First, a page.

Tremendous Opportunity & Development
Fiscal year 2014 was one of tremendous opportunity and development for National Jewish Health. We signed a joint operating agreement with Saint Joseph Hospital and SCL Health for our Colorado-based clinical programs. This arrangement enables us to provide inpatient care in a new, jointly managed hospital that will open in December 2014. Providing the ultimate patient experience along the full continuum of care, from outpatient to inpatient, is a signal tenet of our 10-year strategic plan. This agreement will allow us to achieve this goal much sooner than anticipated.
We also closed an agreement to create a joint Respiratory Institute with the Icahn School of Medicine at Mount Sinai in New York City, which will enable us to impact the lives of many more patients who cannot travel to Denver. Both ventures are expected to add significantly to our future financial success.
Patient revenues grew 7.3 percent during the year. We acquired two substantial oncology and hematology practices as complements to our lung cancer strategy. National Jewish Health physicians also began providing nightly Tele-Intensive Care Unit services for 21 additional hospitals across five western United States. On a challenging note, in January, Medicare began denying payment for many laboratory services done on the same day as a physician visit. This hit National Jewish Health harder than many providers because of the intensive work-ups that we perform in a short time for our unique tertiary and quaternary referral patients from around the United States. In spite of this, net patient revenue grew by $8.6 million.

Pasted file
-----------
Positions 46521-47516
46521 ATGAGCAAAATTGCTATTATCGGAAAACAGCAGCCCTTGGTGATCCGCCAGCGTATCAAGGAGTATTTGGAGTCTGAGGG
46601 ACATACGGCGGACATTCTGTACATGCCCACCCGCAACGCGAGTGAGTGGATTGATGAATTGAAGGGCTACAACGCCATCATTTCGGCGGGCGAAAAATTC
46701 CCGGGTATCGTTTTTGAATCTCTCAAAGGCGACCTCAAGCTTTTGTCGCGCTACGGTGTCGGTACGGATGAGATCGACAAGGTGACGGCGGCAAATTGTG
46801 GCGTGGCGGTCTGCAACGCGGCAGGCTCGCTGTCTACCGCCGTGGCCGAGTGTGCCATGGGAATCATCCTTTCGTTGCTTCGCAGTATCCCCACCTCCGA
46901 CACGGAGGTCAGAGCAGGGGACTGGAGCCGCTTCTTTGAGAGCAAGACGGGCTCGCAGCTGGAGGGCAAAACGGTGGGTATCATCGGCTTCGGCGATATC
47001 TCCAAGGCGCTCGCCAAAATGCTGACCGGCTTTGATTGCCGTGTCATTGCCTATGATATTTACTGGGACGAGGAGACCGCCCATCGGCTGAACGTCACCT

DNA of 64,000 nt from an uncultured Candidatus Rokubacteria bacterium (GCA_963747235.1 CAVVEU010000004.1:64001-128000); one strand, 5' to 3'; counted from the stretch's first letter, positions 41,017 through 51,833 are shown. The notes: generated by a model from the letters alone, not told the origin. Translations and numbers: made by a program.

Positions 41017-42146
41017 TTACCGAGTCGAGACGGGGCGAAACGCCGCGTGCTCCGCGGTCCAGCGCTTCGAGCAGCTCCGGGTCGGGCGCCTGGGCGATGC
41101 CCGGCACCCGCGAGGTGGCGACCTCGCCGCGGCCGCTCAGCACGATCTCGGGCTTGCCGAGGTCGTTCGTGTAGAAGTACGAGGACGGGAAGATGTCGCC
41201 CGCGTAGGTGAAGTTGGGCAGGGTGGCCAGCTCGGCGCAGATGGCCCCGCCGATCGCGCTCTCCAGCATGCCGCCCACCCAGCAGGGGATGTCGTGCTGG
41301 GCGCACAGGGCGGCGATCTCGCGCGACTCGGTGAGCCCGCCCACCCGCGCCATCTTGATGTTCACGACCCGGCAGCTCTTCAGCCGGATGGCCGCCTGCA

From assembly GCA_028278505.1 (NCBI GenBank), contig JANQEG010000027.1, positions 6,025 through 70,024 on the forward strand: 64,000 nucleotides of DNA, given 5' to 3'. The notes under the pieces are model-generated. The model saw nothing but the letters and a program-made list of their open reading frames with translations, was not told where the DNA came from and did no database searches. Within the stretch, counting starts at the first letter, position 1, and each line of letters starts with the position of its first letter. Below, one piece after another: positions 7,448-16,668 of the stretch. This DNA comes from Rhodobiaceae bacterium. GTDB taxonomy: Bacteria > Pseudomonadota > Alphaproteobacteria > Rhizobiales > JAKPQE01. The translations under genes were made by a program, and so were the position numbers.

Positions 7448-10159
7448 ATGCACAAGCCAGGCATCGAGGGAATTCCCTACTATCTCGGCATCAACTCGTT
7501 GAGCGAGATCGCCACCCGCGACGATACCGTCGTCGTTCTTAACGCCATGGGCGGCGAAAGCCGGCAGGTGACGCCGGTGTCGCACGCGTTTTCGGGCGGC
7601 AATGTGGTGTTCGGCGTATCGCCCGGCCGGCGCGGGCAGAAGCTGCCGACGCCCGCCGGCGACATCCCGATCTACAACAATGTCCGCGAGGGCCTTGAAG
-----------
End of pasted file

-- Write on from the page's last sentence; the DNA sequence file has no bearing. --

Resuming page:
Thanks to our loyal donor base, we raised $30 million for the second year in a row. The ongoing success of our fundraising efforts will enable us to continue expanding the reach of our clinical and research programs.
Research funding across the country continues to be negatively impacted by the flat National Institutes of Health budget. National Jewish Health scientists continue to pursue new funding sources. Non-federal funding increased more than 20 percent during the year. Total grant funding remained flat for the year.
Expenses & Investments
Expenses increased approximately 5 percent during the year. The majority of the increase is attributable to the significant legal and other costs incurred to close our arrangements with Saint Joseph Hospital and its parent SCL Health, and the Icahn School of Medicine at Mount Sinai, and to the expenses related to the acquisition and operation of the new oncology and hematology practices.
National Jewish Health investments benefited from strong financial markets. More than $17 million in investment gains were recorded. Total net assets increased $11.6 million for the year.
We continue to execute our strategic plan, which will enhance our ongoing financial performance. Through new ventures and expansion of clinical programs, investments in our research enterprise and our continued fundraising success, National Jewish Health will achieve another century of programmatic and financial success on behalf of the patients we serve.
Overview of Revenue and Expenditures
*Data in Millions